Their sleek, grayish-brown fur allows them to blend seamlessly into the grassland’s backdrop, providing a natural camouflage against potential threats.

These swift creatures are not true rabbits but are actually hares. Within Buffalo Gap, they thrive in the open expanses, relying on their speed and agility to evade predators.

Animals in Buffalo Gap National Grassland

Often, the best time to spot them is during the cooler hours of dawn or dusk as they venture out to forage. Their diet primarily consists of grasses and shrubs native to the region.

An intriguing feature of jackrabbits in Buffalo Gap is their ability to regulate body temperature. 

Their large ears serve as heat radiators, helping them to dissipate excess warmth during hotter months. 

Observing the grace and swiftness of these hares against the vast grassland horizon is truly a sight to cherish.

Red Fox 

With its fiery red coat, bushy tail, and sharp, pointed ears, the red fox is a picture of elegance and cunning. 

This adaptable predator is one of the most widespread wild canids, and Buffalo Gap National Grassland is among its many homes.

Within the vastness of the grassland, red foxes establish their dens often at the edges of dense vegetation or along the slopes.

Animals in Buffalo Gap National Grassland

They are primarily nocturnal, though sightings during twilight are not uncommon. These foxes are opportunistic hunters, feasting on small mammals, birds, and even insects.

Visitors to Buffalo Gap might be treated to the sight of a red fox stealthily stalking its prey or playing with its kits near its den. 

A particularly enchanting aspect of the red fox in this region is its vocalization—a series of barks, yips, and howls that add an ethereal soundtrack to the grassland nights. 

Their keen senses and graceful movements are a testament to their evolved survival tactics in such a diverse habitat.


A creature of quills and curiosity, the porcupine is a standout resident of Buffalo Gap National Grassland.

Covered in a protective armor of sharp, barbed quills, these medium-sized rodents possess a brownish-black fur that often goes unnoticed beneath their formidable spines.

In the diverse terrains of Buffalo Gap, porcupines are primarily arboreal, often found clambering up trees and shrubs, feasting on their tender bark.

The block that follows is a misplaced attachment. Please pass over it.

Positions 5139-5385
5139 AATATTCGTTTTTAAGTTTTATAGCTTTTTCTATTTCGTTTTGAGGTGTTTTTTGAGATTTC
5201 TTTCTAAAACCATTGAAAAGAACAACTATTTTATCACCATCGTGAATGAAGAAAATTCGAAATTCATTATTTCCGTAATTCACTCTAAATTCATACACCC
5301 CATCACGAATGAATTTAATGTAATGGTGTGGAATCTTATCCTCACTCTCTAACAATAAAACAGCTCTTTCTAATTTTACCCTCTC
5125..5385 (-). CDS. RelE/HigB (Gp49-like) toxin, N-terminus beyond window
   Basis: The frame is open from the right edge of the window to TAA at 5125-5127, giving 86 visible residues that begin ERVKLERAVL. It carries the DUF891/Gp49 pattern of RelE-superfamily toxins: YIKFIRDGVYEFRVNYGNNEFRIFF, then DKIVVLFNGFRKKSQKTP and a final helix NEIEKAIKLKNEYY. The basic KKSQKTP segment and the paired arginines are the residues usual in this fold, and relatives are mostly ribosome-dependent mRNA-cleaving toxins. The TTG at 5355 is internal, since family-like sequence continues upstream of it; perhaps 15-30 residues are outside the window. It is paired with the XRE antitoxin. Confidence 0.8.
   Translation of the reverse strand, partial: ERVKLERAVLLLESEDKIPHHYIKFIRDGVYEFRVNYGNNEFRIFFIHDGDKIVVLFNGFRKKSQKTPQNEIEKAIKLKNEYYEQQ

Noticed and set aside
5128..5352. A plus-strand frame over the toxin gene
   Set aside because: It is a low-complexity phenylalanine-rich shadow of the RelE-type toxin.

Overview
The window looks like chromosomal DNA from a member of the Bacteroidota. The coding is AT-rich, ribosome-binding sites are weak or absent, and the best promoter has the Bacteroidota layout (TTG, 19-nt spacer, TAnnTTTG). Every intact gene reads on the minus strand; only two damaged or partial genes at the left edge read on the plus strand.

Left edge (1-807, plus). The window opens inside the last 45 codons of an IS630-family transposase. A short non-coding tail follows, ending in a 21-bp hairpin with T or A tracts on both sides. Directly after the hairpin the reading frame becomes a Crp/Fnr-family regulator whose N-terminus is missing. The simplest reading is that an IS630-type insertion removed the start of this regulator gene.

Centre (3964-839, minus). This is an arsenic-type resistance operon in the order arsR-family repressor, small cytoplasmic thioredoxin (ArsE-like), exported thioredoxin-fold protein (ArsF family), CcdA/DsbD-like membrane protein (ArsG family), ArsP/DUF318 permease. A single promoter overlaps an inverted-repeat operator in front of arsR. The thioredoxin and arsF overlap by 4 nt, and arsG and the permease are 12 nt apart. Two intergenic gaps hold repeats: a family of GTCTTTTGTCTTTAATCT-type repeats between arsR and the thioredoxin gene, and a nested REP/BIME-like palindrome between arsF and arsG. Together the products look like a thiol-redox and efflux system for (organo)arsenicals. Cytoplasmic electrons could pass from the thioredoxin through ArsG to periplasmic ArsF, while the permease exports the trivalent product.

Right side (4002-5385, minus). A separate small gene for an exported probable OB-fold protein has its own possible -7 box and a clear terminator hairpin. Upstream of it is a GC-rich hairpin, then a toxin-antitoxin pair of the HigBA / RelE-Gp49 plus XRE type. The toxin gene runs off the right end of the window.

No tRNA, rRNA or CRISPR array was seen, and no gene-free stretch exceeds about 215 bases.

Their slow-paced movement is counterbalanced by their quills, which serve as a defense mechanism against predators. If threatened, a porcupine can raise and fan out these quills to appear larger and more menacing.

Animals in Buffalo Gap National Grassland

For those wandering the grassland, the rustling of leaves might hint at a porcupine’s presence overhead. 

A fascinating trait of Buffalo Gap porcupines is their penchant for gnawing on objects, often leaving behind telltale tooth marks. 

This behavior not only helps them maintain sharp teeth but also fetches vital minerals from the items they chew.


With their sleek silhouette and distinctive white wing bars, nighthawks add a touch of aerial mystique to Buffalo Gap National Grassland. 

These birds, despite their name, aren’t hawks but belong to the nightjar family. Their mottled gray and brown plumage ensures they blend seamlessly into the grassland during daylight hours.

In the vast expanse of Buffalo Gap, nighthawks come alive during the crepuscular hours, darting and swooping to catch flying insects in mid-air. 

Their erratic flight pattern, often accompanied by a unique “peent” call, makes them a captivating sight against the twilight sky.

Animals in Buffalo Gap National Grassland

Visitors to the grassland, especially during the evening, can enjoy the acrobatics of nighthawks as they perform their aerial feats. 

An interesting aspect of Buffalo Gap nighthawks is their ground-nesting behavior. Their camouflaged eggs are laid directly on bare soil or among gravel, a clever tactic to keep them hidden from potential predators.